RDA funds were used for this, and it cost $300,000 back in the 1990s.

There's a picture of the "Victory Park, Established 1899" sign on this blog, which is interesting in that it's the blog of someone who was--at least in 2010--homeless. And it has many links to blogs of other homeless people, resources, and more. Which probably shouldn't be surprising to me--who says a homeless person can't blog on a phone or an iPad, after all?--but it is.

We don't have much more of Ned Smyth's work out here because he teaches and works in the New York area. And he does not confine himself to mosaics. But here is a photo of a mosaic he did for the entrance of a Firehouse in Queens, just off the Long Island Expressway. It's from the I'm Just Walkin' blog.

Back to Victory Park in Long Beach.

The park itself was named to honor the veterans of World War I, back in 1919, but the original land was deeded to the city in 1899 by the Long Beach Land & Water Company to settle a lawsuit.  The land was actually part of a bluff back then. Today, it's a long, 4-acre stretch along Ocean Blvd, intesected by several cross streets, and it looks more like stretches of lawn than a park, and it sits in front of towers,condos, and office suites. Any vestige of a natural bluff is long gone.

The art pictured here is between Linden and Atlantic on Ocean--in front of the Harbor Place Towers with the helipad on top.

You can see just how large and spread-out an installation this is in this picture from the artist's own website. The pillars with the big gold ball--which is also a mosaic, as it's covered in gold tile--are part of it as well. As is another element out of sight, to the right of those pillars. There are a couple of lines of cedar (I think) that outline a slab, and on that slab is more white mosaic pictures.

In the model at right, also from the artist's website, the slab and trees are the topmost feature.

Here is what the Arts Council of Long Beach says about the artwork on its site:

"Smyth's sculptures remind us of the sometimes confusing daydreams that we all experience. Steel, stucco, stone, concrete, glass, and gold-leaf mosaic have been used to create a fantasy environment Three independent facades suggest the silhouette of a dismantled house with white outlines of various images decorating each wall. At first glance, one is greeted by a profile of a woman's face, resting her head on the grass. Her expression is calm expression, as if daydreaming. Adjacent is a figure back flipping into space, an astronaut, an owl in flight, a man in a suit lifting an enormous hoop and a girl in a bathing suit balancing on a ball. Four black columns stand to the right pointing towards a rotunda containing a large mystical sphere brilliantly covered in gold tile."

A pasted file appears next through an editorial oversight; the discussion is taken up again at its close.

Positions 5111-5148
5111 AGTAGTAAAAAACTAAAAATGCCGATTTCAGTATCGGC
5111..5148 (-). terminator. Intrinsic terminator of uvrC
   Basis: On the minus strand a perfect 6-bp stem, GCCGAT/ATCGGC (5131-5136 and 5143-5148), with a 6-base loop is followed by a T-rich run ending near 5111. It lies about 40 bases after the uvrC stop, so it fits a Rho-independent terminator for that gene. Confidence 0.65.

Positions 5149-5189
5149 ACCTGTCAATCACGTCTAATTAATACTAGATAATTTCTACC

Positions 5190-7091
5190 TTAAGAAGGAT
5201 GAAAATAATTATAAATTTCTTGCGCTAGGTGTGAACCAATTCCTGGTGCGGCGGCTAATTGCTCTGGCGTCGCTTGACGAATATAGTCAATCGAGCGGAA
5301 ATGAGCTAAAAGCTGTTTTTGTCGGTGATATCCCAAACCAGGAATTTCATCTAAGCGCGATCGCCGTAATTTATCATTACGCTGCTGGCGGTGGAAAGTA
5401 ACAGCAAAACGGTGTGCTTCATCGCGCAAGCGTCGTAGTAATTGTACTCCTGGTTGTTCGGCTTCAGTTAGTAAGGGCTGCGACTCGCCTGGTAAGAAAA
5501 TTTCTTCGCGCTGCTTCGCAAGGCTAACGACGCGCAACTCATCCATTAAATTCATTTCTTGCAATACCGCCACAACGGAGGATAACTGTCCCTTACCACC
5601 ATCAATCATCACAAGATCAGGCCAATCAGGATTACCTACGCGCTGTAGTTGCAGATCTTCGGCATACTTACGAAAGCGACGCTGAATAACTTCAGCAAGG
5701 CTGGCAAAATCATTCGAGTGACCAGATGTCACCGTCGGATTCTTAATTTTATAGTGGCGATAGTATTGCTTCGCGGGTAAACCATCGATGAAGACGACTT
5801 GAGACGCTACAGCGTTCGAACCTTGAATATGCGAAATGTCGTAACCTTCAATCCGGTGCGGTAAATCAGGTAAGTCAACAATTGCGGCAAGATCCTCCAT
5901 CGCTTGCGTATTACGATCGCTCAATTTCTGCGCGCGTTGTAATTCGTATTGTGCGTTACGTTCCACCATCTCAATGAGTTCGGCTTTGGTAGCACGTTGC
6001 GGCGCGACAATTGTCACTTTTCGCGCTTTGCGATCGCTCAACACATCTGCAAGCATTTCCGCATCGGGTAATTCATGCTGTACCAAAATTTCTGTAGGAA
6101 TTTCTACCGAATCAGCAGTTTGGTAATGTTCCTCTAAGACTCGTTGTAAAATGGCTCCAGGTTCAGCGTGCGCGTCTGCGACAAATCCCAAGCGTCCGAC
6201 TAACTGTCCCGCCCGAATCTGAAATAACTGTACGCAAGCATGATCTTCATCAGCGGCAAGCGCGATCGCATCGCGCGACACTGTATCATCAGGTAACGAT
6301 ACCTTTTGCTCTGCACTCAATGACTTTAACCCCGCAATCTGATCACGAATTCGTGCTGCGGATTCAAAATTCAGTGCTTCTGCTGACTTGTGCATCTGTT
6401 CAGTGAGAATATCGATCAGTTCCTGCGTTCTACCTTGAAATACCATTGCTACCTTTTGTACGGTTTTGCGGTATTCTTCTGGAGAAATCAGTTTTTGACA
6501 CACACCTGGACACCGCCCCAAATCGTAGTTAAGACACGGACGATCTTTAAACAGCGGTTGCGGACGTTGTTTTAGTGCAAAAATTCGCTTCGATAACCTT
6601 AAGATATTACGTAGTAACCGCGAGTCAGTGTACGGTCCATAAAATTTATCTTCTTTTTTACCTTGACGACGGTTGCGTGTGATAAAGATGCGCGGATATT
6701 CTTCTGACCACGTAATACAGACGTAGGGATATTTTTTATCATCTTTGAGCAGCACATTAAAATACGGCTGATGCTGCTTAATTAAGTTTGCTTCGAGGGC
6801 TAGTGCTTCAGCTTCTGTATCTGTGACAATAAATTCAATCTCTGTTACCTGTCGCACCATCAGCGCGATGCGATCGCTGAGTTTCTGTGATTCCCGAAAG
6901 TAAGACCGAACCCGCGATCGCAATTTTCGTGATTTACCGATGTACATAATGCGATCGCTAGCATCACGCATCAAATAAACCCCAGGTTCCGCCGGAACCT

Tuesday, December 3, 2013

Johnny Martinez on PBS

This is a clip from an upcoming documentary on Johnny Martinez--to be shown Thursday, December 12 at 10:30 pm on the ARTBOUND show. For those of us in Los Angeles, that will be on Channel 28, KCET.

Full title: Johnny Chano Martinez, El Padrina Salsero

The producer, Roland Aquilar, is a high school friend of mine who made the documentary after meeting Martinez being invited to dinner with him. He asked about making a documentary of Martinez' life, and this is the result.

I found a 1993 article in the LA Times celebrating Martinez, saying that he'd been performing three to five nights a week with his 10-piece band, Salsa Machine, for about 35 years . . . in '93. One of his regular gigs was at the time was the Sportsmens Lodge in Studio City, but he was also at the Quiet Cannon in Montebello and other places.

You'll have to watch the documentary for more!

Friday, November 29, 2013

New eBook Free Thru December 2

And–the eBook is FREE from November 29 through the following Monday, December 2nd.

Plus, I’ve joined some new program on Amazon where, if you buy the print book ($38), you can get the eBook for .99.

What is this book about? Everything, almost, that Baby Boomers remember from Christmas past:
  • Aluminum trees, real tinsel, Bubble Lites, and all the other decorations
  • The foods! Butterball Turkeys, Green Bean Casserole, Chex Mix and more
  • The songs! The holiday hits of Bing Crosby, Gene Autry, Elvis, Alvin and the Chipmunks–and Nat King Cole singing “Chestnuts roasting on an open fire “
  • More entertainment: The origins of NORAD’s Santa Tracking, the Nutcracker Ballet, and all those wonderful TV specials
  • The TOYS!
Barbie and Ken and Chatty Cathy Stingrays and bikes and skateboards Hula Hoops and Frisbees and SuperBalls Candyland, Clue, Life and more Costumes and Guns and Dummies and Models andPaint-by-Numbers and Rat Fink! and so many other delights . . .

Why Free?
Because I think that once you see this gorgeous, full color book, you'll realize it is the perfect Christmas present for the Baby Boomers you know.